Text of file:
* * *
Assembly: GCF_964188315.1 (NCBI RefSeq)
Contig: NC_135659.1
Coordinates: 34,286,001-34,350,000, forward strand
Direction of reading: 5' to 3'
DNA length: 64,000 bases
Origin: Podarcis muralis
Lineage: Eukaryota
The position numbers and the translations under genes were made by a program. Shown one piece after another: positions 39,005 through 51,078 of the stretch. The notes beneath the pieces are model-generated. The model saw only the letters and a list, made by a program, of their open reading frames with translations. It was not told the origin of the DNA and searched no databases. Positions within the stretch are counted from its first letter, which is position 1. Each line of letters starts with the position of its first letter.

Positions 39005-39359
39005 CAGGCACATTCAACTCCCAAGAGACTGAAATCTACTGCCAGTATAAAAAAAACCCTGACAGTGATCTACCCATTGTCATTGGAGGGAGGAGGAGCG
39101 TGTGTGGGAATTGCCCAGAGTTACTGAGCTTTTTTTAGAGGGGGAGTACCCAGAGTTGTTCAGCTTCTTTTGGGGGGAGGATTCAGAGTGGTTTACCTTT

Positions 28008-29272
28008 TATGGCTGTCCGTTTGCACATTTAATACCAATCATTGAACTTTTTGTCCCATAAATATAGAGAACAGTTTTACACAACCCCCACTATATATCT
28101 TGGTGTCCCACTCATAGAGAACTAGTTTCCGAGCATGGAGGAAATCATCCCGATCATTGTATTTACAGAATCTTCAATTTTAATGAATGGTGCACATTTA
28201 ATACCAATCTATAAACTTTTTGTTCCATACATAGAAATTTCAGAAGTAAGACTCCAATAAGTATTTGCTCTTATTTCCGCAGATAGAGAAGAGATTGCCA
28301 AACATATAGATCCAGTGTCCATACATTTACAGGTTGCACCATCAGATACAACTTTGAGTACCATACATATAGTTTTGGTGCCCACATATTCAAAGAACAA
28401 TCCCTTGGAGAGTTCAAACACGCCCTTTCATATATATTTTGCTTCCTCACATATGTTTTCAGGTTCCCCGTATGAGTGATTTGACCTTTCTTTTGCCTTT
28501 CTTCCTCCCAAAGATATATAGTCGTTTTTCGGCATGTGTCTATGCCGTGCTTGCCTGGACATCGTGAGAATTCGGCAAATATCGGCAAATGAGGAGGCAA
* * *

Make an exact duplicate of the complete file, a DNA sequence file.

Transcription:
Assembly: GCF_964188315.1 (NCBI RefSeq)
Contig: NC_135659.1
Coordinates: 34,286,001-34,350,000, forward strand
Direction of reading: 5' to 3'
DNA length: 64,000 bases
Origin: Podarcis muralis
Lineage: Eukaryota
The position numbers and the translations under genes were made by a program. Shown one piece after another: positions 39,005 through 51,078 of the stretch. The notes beneath the pieces are model-generated. The model saw only the letters and a list, made by a program, of their open reading frames with translations. It was not told the origin of the DNA and searched no databases. Positions within the stretch are counted from its first letter, which is position 1. Each line of letters starts with the position of its first letter.

Positions 39005-39359
39005 CAGGCACATTCAACTCCCAAGAGACTGAAATCTACTGCCAGTATAAAAAAAACCCTGACAGTGATCTACCCATTGTCATTGGAGGGAGGAGGAGCG
39101 TGTGTGGGAATTGCCCAGAGTTACTGAGCTTTTTTTAGAGGGGGAGTACCCAGAGTTGTTCAGCTTCTTTTGGGGGGAGGATTCAGAGTGGTTTACCTTT

Positions 28008-29272
28008 TATGGCTGTCCGTTTGCACATTTAATACCAATCATTGAACTTTTTGTCCCATAAATATAGAGAACAGTTTTACACAACCCCCACTATATATCT
28101 TGGTGTCCCACTCATAGAGAACTAGTTTCCGAGCATGGAGGAAATCATCCCGATCATTGTATTTACAGAATCTTCAATTTTAATGAATGGTGCACATTTA
28201 ATACCAATCTATAAACTTTTTGTTCCATACATAGAAATTTCAGAAGTAAGACTCCAATAAGTATTTGCTCTTATTTCCGCAGATAGAGAAGAGATTGCCA
28301 AACATATAGATCCAGTGTCCATACATTTACAGGTTGCACCATCAGATACAACTTTGAGTACCATACATATAGTTTTGGTGCCCACATATTCAAAGAACAA
28401 TCCCTTGGAGAGTTCAAACACGCCCTTTCATATATATTTTGCTTCCTCACATATGTTTTCAGGTTCCCCGTATGAGTGATTTGACCTTTCTTTTGCCTTT
28501 CTTCCTCCCAAAGATATATAGTCGTTTTTCGGCATGTGTCTATGCCGTGCTTGCCTGGACATCGTGAGAATTCGGCAAATATCGGCAAATGAGGAGGCAA